“A moment later the tall and portly form of Mycroft Holmes was ushered into the room. Heavily built and massive, there was a suggestion of uncouth physical inertia in the figure, but above this unwieldy frame there was perched a head so masterful in its brow, so alert in its steel-gray, deep-set eyes, so firm in its lips, and so subtle in its play of expression, that after the first glance one forgot the gross body and remembered only the dominant mind.”

Sherlock speaking to John about Mycroft:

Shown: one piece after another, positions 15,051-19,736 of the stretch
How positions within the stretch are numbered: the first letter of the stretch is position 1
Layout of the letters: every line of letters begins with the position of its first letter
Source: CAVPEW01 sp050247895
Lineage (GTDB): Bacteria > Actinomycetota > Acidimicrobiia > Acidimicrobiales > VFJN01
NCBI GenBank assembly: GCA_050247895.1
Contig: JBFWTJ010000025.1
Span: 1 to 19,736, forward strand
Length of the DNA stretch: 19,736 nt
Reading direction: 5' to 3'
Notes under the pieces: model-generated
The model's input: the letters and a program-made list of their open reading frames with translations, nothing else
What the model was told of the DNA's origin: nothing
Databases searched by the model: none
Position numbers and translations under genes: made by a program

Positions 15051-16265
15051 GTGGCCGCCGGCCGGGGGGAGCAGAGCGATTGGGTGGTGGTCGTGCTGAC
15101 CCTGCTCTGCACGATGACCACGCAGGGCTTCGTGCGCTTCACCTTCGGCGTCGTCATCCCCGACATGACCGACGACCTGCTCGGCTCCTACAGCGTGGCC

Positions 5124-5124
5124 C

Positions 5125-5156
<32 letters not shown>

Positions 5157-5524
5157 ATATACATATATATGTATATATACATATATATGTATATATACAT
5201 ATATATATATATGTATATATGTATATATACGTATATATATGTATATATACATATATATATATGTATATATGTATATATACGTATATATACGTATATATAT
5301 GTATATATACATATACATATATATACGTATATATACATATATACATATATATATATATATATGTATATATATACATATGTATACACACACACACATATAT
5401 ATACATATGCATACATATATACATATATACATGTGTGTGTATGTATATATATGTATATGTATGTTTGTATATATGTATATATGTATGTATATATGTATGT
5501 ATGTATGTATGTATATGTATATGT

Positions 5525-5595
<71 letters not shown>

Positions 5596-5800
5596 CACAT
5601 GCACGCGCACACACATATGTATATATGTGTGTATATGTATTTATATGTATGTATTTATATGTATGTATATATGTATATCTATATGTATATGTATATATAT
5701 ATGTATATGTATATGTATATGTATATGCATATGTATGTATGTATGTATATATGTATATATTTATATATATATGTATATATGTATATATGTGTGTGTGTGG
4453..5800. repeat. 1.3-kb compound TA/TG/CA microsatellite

“You are right in thinking that he is under the British Government. You would also be right in a sense if you said that occasionally he is the British Government … Mycroft draws four hundred and fifty pounds a year, remains a subordinate, has no ambitions of any kind, will receive neither honour nor title, but remains the most indispensable man in the country. … His position is unique. He has made it for himself. There has never been anything like it before, nor will be again. He has the tidiest and most orderly brain, with the greatest capacity for storing facts, of any man living. The same great powers which I have turned to the detection of crime he has used for this particular business. The conclusions of every department are passed to him, and he is the central exchange, the clearinghouse, which makes out the balance. All other men are specialists, but his specialism is omniscience. … They began by using him as a short-cut, a convenience; now he has made himself an essential. In that great brain of his everything is pigeon-holed and can be handed out in an instant. Again and again his word has decided the national policy.”